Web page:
Several studies have shown the feasibility of treating patients with acute pulmonary embolism (PE) at home. In such studies, patients were selected for home treatment or early discharge based on either the Pulmonary Embolism Severity Index (PESI) combined with a list of practical considerations, or the HESTIA criteria. The larger published studies on this topic were performed before the introduction of the DOACs, the latter which should further decrease the threshold for withholding hospital admission. Formal evaluation of home treatment with DOACs however was not available until the recent publication of the home Treatment of Patients with Low-Risk Pulmonary Embolism with the Oral Factor Xa Inhibitor Rivaroxaban (HoT-PE Trial).
The HoT-PE Trial was a prospective multicentre single-arm investigator-initiated Phase 4 interventional trial, in which patients with symptomatic acute PE were treated at home if they did not meet any of the HESTIA criteria and had no evidence of right ventricular enlargement of dysfunction as measured by CT or echocardiography. After inclusion, they were treated with rivaroxaban and discharged from the hospital within 48 hours. The trial was terminated early after the planned interim analysis. At that point 525 patients had been included; 12% was discharged directly from the emergency room, 42% after hospitalisation for 1 night and 44% after hospital stay for 2 nights; 2.1% of patients required a prolonged hospital stay due to a serious adverse event. The primary efficacy outcome of symptomatic recurrent venous thromboembolism or PE-related death occurred in 0.6% of patients in the 3-month follow-up period, and 1.2% had a major bleeding. Because the term home treatment is mostly reserved for patients discharged within 24 hours, the final conclusion of the authors was that “early discharge with continuation of anticoagulant treatment at home was effective and safe in carefully selected patients with acute PE”.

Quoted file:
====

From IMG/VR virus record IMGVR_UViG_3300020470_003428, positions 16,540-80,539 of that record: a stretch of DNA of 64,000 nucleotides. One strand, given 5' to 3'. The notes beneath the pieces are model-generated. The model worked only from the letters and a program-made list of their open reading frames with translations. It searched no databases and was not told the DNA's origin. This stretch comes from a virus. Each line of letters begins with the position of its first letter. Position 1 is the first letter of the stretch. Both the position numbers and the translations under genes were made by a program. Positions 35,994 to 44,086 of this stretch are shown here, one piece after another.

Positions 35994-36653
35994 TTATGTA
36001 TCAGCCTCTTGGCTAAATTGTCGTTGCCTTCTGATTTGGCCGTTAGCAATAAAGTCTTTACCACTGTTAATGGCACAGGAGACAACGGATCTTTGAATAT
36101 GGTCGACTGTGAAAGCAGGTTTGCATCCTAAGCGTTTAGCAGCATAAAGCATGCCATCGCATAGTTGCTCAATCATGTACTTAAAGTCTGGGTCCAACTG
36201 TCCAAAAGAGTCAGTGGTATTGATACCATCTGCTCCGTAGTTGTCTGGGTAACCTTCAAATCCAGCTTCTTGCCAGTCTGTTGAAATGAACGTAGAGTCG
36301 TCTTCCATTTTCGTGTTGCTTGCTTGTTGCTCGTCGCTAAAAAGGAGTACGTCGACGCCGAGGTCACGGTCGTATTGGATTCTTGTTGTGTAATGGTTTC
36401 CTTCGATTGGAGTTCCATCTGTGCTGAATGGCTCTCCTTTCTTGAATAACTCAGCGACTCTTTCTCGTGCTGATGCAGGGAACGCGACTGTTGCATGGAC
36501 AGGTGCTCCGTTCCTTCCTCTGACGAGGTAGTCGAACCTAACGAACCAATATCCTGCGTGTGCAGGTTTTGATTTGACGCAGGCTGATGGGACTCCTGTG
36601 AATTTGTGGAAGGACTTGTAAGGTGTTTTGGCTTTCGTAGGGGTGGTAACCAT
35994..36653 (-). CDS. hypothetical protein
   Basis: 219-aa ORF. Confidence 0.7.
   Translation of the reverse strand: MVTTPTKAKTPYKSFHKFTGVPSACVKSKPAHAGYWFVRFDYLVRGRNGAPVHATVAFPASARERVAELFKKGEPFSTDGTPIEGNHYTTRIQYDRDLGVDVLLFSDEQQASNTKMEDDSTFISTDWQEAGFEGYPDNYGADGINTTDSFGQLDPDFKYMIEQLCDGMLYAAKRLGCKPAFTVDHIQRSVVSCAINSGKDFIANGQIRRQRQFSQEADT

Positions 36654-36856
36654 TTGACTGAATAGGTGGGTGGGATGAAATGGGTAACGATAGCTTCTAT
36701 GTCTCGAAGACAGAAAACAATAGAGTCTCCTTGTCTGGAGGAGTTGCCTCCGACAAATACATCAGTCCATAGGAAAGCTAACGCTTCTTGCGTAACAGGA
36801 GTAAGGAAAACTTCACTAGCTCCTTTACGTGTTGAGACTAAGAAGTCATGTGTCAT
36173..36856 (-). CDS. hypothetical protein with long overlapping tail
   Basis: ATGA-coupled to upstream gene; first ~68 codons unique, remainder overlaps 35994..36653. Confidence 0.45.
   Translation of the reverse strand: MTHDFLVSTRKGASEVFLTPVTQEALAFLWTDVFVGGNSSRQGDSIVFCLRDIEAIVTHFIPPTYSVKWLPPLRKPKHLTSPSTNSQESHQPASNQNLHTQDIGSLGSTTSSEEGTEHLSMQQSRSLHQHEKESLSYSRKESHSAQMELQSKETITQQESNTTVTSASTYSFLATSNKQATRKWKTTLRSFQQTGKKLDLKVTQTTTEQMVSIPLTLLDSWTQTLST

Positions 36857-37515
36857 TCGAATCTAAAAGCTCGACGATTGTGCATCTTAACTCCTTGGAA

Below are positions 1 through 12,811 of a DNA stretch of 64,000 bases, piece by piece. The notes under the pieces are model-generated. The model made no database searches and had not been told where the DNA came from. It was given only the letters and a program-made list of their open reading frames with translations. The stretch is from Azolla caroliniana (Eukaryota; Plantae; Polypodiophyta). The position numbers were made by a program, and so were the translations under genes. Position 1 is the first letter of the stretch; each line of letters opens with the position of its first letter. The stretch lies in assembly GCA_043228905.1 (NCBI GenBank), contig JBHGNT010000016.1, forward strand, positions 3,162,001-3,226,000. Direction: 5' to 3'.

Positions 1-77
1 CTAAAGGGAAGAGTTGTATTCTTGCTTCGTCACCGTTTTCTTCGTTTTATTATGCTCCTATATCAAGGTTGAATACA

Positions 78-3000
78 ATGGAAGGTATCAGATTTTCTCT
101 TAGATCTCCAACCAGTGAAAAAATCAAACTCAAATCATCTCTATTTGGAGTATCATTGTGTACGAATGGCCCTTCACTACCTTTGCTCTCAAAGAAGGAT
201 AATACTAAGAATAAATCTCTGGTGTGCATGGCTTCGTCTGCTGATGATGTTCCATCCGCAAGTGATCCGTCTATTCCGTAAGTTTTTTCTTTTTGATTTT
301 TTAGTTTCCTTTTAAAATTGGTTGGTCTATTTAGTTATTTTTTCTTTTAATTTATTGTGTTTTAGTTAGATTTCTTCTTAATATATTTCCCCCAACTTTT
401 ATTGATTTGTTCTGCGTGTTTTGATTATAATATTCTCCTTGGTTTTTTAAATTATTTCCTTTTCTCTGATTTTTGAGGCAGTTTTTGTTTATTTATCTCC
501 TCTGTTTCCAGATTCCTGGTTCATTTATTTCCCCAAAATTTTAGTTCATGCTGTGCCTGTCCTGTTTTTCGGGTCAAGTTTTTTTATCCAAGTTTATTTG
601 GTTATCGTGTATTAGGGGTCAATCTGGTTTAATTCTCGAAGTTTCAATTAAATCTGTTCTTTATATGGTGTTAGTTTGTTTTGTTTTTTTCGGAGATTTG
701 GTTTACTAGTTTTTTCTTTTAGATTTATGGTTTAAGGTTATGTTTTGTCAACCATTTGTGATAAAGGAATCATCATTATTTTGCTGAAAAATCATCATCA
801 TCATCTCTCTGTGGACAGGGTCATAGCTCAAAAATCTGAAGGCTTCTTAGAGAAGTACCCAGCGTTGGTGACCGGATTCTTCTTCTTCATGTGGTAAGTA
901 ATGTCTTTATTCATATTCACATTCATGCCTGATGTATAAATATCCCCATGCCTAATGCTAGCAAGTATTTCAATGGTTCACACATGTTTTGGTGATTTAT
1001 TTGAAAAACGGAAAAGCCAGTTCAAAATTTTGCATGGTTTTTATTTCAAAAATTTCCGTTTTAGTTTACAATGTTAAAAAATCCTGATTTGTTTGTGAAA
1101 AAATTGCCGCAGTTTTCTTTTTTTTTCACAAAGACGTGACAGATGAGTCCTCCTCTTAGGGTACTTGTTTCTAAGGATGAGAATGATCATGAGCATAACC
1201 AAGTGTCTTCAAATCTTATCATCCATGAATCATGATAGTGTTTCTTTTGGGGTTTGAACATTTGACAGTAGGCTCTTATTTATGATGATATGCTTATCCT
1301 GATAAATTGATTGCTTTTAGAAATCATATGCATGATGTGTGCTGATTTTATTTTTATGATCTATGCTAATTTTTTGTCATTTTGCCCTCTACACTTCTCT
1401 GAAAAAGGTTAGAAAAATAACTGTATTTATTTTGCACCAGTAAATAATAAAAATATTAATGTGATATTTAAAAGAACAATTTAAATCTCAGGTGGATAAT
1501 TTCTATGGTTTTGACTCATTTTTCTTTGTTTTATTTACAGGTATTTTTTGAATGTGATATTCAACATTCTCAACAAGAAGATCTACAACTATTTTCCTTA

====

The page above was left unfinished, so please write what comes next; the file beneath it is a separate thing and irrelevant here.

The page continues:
The HoT-PE trial confirms that home treatment or early discharge of PE with a DOAC based on the HESTIA criteria is safe and feasible. Further, it has evaluated for the first time a strategy that involved a decision rule with baseline assessment of right ventricular function as criterion for home treatment, allowing physicians now to choose from one additional strategy to decide whether hospitalisation of their PE patients is required or not: PESI with practical considerations, HESTIA or HESTIA with right ventricular function assessment. The optimal strategy will mostly depend on local circumstances, taking case mix, local regulations and healthcare system, social infrastructure and physician/patient preferences into account. The ongoing randomized controlled HOME study, comparing simplified PESI and HESTIA without explicit evacuation of cardiac function, will hopefully provide more insight on this point.